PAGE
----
I used to work there after school back in the late 1970's
and yes, I wore a red and white striped blazer.....

gster 04-26-18 03:16 PM


Originally Posted by Ballenxj (Post 20308442)
Is that a BSA Lightning I see? My friend had one, and rode with me on my old Triumph Bonneville. And, did you rid yourself of the raccoon?

Yes. A 1969 BSA 650 Lightning.
It hasn't been ridden in a while. It's much easier for me to just get on a bicycle these days.
Toronto traffic and drivers in general are horrendous.

gster 04-26-18 03:18 PM


Originally Posted by BigChief (Post 20308815)
Looks like a fun place to me...well, except for the racoon. A big fat one was making a mess in my barn last year. Peanut butter gets em every time. Caught him in a box trap, drove him 15 miles away and told him that if he ever came back I'd make a hat out of him. Worked. Haven't seen him since.

This one's kind of mangy looking, I don't want to get too close. I'm running out of brooms. I've broken 2 already.
No sign of it today and I've patched the bottom of the door he was getting in through.

paulb_in_bkln 04-26-18 04:59 PM


Originally Posted by SirMike1983 (Post 20308237)
That article is pretty good. It tends to focus on some of the later, "road" bikes from the 10-speed series, but the construction methods are described well. The pre-WWII New World is unique in that it was fillet brazed, but it was not Cro-Mo. They used a "drawn seamless" tubing on the pre-war New World.

https://4.bp.blogspot.com/-FbgT8Mo6f...909_183009.jpg

The New World could come with a US-style one-piece crank, but also could be bought with three-piece cottered cranks. Schwinn was "modern" in its view of branding - that is to say, it put its name everywhere it could. Cranks were stamped "Schwinn" and the chainrings sometimes had the company's initials.

https://1.bp.blogspot.com/-R7GGu-UJo...609_170558.jpg



Graphics:

https://2.bp.blogspot.com/-IZFDgLvsQ...609_170543.jpg



I keep an eye out for reference pictures because I find the Schwinn experiment so interesting. They were trying to sell decent bikes to adults in the 1930s-40s in the US, when the "bike boom" was still a generation away. They couldn't compete with the automobile, especially after the war.

I found pictures of a bare New World frame on the internet, which show the brazing joints nicely:

https://thecabe.com/forum/attachment...nn-jpg.688085/

Must be a very satisfying bicycle to have in the fleet. The long chainstays are a thing again, too.

desconhecido 04-26-18 05:07 PM


Originally Posted by gster (Post 20308898)
This one's kind of mangy looking, I don't want to get too close. I'm running out of brooms. I've broken 2 already.
No sign of it today and I've patched the bottom of the door he was getting in through.

Raccoons are smart and crafty. We were having possum issues so I set out a trap and a game camera. Used cat food, weiners, and honey. Caught about 20 possums over a three month period. Of course, caught a number of feral cats as well. Caught two or three juvenile racoons, but the big ones would just walk around the trap examining it. My guess is that it's real hard to trap a raccoon that's been trapped before. The strangest thing we caught was a ring-tailed cat, which is not a cat at all, but a maskless relative of the raccoon. Stinky, too. Not common in Houston or the coast area, but is resident of the TX hill country. Have no idea what it was doing here. Hauled them all from just north of downtown Houston to Bear Creek park about 15 miles west and let them go. Except for some of the cats that appeared to be well fed and cared for. Released them. Didn't want a 7 yo girl's heartbreak on my conscience. Didn't want to see lost cat posters for a cat I had relocated.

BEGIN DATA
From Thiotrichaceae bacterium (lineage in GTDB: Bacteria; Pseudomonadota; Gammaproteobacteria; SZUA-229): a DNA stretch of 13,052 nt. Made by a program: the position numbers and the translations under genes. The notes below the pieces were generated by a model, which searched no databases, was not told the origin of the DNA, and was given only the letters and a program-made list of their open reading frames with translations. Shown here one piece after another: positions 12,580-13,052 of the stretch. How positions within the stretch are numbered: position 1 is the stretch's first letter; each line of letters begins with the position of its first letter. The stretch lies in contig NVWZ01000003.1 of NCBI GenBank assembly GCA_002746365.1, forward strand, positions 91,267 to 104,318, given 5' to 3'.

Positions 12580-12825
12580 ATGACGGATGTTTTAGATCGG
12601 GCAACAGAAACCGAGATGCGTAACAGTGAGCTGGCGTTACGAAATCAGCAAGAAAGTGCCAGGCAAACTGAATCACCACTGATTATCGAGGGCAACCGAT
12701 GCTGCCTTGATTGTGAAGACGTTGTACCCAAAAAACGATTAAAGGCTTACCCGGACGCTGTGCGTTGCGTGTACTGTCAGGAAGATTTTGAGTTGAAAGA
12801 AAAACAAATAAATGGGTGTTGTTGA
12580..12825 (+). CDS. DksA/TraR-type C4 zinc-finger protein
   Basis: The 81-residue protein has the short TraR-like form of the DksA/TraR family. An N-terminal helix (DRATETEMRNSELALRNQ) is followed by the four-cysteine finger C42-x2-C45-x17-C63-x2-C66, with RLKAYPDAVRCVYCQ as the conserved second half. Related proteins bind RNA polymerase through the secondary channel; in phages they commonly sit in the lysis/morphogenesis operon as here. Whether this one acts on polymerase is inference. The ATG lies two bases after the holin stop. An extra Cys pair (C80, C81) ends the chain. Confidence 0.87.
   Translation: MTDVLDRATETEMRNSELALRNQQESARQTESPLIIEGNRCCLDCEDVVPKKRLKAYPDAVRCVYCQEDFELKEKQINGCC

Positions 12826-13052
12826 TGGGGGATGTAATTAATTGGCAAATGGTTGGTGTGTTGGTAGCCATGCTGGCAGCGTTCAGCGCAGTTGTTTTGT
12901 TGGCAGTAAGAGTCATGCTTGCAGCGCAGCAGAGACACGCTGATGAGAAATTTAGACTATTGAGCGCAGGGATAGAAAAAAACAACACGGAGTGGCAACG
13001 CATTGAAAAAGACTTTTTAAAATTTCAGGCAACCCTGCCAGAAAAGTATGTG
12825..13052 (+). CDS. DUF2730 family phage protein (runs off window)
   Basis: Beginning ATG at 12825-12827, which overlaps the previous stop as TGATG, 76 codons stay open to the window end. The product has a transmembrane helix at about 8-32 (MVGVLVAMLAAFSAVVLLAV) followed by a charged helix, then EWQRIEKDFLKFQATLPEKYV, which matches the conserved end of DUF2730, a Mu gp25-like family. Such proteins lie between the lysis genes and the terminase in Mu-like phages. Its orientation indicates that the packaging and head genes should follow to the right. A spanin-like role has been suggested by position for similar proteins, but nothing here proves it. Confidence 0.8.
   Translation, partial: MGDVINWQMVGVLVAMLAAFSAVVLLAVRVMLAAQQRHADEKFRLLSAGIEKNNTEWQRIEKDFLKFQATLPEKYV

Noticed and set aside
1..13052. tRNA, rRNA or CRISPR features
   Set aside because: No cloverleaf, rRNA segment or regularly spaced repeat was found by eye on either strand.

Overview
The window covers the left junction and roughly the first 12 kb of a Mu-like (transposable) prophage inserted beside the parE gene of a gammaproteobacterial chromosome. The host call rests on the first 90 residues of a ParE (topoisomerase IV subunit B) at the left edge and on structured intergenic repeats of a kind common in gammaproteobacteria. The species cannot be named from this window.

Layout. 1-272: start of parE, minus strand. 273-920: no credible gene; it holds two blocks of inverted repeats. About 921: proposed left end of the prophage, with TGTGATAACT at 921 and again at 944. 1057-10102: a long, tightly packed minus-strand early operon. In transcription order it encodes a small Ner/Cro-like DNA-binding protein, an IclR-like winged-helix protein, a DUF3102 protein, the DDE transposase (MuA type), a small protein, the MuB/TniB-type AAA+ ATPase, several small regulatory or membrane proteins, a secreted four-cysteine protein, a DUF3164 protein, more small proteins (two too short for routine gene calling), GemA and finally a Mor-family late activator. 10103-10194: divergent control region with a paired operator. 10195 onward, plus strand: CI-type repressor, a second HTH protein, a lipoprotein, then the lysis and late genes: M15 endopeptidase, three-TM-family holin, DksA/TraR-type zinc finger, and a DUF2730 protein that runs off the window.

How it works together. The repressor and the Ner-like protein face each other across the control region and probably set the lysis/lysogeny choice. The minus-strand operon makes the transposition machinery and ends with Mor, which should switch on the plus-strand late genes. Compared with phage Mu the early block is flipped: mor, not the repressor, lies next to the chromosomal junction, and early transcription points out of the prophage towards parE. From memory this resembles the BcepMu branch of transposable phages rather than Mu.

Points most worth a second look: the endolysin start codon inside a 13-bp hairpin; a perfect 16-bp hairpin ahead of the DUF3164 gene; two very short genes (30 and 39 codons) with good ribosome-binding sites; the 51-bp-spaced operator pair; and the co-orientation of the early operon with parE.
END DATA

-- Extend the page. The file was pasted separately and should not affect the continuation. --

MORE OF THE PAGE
BigChief 04-26-18 05:19 PM


Originally Posted by SirMike1983 (Post 20308237)
That article is pretty good. It tends to focus on some of the later, "road" bikes from the 10-speed series, but the construction methods are described well. The pre-WWII New World is unique in that it was fillet brazed, but it was not Cro-Mo. They used a "drawn seamless" tubing on the pre-war New World.



The New World could come with a US-style one-piece crank, but also could be bought with three-piece cottered cranks. Schwinn was "modern" in its view of branding - that is to say, it put its name everywhere it could. Cranks were stamped "Schwinn" and the chainrings sometimes had the company's initials.





Graphics:

https://2.bp.blogspot.com/-IZFDgLvsQ...609_170543.jpg



I keep an eye out for reference pictures because I find the Schwinn experiment so interesting. They were trying to sell decent bikes to adults in the 1930s-40s in the US, when the "bike boom" was still a generation away. They couldn't compete with the automobile, especially after the war.

I found pictures of a bare New World frame on the internet, which show the brazing joints nicely:

That hat in a ring emblem was in my memory somewhere but I couldn't find it. Had to look it up. Interesting history.
hat in the ring history

SirMike1983 04-26-18 08:40 PM


Originally Posted by BigChief (Post 20308993)
That hat in a ring emblem was in my memory somewhere but I couldn't find it. Had to look it up. Interesting history.
hat in the ring history

Yes - 94th Aero Squadron in WW1. This series of bikes was also Schwinn's way of "throwing its hat in the ring" in the realm of adult bikes and 3-speed bikes in the late 1930s. It was a bold idea, but did not really pan out in terms of profits. Though it did leave us today with some outstanding old bikes to ride.

https://3.bp.blogspot.com/-HbsLZ4Hla...426_182205.jpg

Ballenxj 04-26-18 09:59 PM


Originally Posted by gster (Post 20308891)
Yes. A 1969 BSA 650 Lightning.
It hasn't been ridden in a while. It's much easier for me to just get on a bicycle these days.
Toronto traffic and drivers in general are horrendous.

Told my friend about yours. He got a kind of far away look on his face and said if he ever got another bike, it would be either a BSA lightning, or BMW K1000.